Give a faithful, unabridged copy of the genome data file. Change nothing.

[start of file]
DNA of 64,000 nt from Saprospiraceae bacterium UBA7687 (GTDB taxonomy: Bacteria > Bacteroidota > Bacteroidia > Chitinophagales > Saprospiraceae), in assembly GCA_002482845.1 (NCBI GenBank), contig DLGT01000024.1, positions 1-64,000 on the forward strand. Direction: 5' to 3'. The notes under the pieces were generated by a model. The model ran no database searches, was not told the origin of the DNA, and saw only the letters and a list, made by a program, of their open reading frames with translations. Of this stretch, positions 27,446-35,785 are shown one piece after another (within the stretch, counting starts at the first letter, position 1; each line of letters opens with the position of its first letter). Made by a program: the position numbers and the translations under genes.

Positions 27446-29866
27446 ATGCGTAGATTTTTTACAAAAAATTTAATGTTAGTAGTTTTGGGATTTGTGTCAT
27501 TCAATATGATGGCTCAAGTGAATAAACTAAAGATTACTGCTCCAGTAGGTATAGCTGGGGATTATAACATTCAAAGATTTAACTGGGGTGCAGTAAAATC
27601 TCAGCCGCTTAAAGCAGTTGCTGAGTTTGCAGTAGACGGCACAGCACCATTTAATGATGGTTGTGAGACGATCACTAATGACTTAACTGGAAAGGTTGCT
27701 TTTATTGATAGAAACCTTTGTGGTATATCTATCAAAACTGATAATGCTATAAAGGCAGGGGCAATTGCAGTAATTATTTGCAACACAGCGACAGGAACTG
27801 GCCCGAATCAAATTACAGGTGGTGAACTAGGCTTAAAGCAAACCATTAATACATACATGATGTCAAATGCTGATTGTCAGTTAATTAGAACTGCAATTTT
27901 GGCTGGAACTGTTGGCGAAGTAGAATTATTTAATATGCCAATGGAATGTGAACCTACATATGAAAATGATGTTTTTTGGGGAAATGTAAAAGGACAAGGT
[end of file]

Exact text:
DNA of 64,000 nt from Saprospiraceae bacterium UBA7687 (GTDB taxonomy: Bacteria > Bacteroidota > Bacteroidia > Chitinophagales > Saprospiraceae), in assembly GCA_002482845.1 (NCBI GenBank), contig DLGT01000024.1, positions 1-64,000 on the forward strand. Direction: 5' to 3'. The notes under the pieces were generated by a model. The model ran no database searches, was not told the origin of the DNA, and saw only the letters and a list, made by a program, of their open reading frames with translations. Of this stretch, positions 27,446-35,785 are shown one piece after another (within the stretch, counting starts at the first letter, position 1; each line of letters opens with the position of its first letter). Made by a program: the position numbers and the translations under genes.

Positions 27446-29866
27446 ATGCGTAGATTTTTTACAAAAAATTTAATGTTAGTAGTTTTGGGATTTGTGTCAT
27501 TCAATATGATGGCTCAAGTGAATAAACTAAAGATTACTGCTCCAGTAGGTATAGCTGGGGATTATAACATTCAAAGATTTAACTGGGGTGCAGTAAAATC
27601 TCAGCCGCTTAAAGCAGTTGCTGAGTTTGCAGTAGACGGCACAGCACCATTTAATGATGGTTGTGAGACGATCACTAATGACTTAACTGGAAAGGTTGCT
27701 TTTATTGATAGAAACCTTTGTGGTATATCTATCAAAACTGATAATGCTATAAAGGCAGGGGCAATTGCAGTAATTATTTGCAACACAGCGACAGGAACTG
27801 GCCCGAATCAAATTACAGGTGGTGAACTAGGCTTAAAGCAAACCATTAATACATACATGATGTCAAATGCTGATTGTCAGTTAATTAGAACTGCAATTTT
27901 GGCTGGAACTGTTGGCGAAGTAGAATTATTTAATATGCCAATGGAATGTGAACCTACATATGAAAATGATGTTTTTTGGGGAAATGTAAAAGGACAAGGT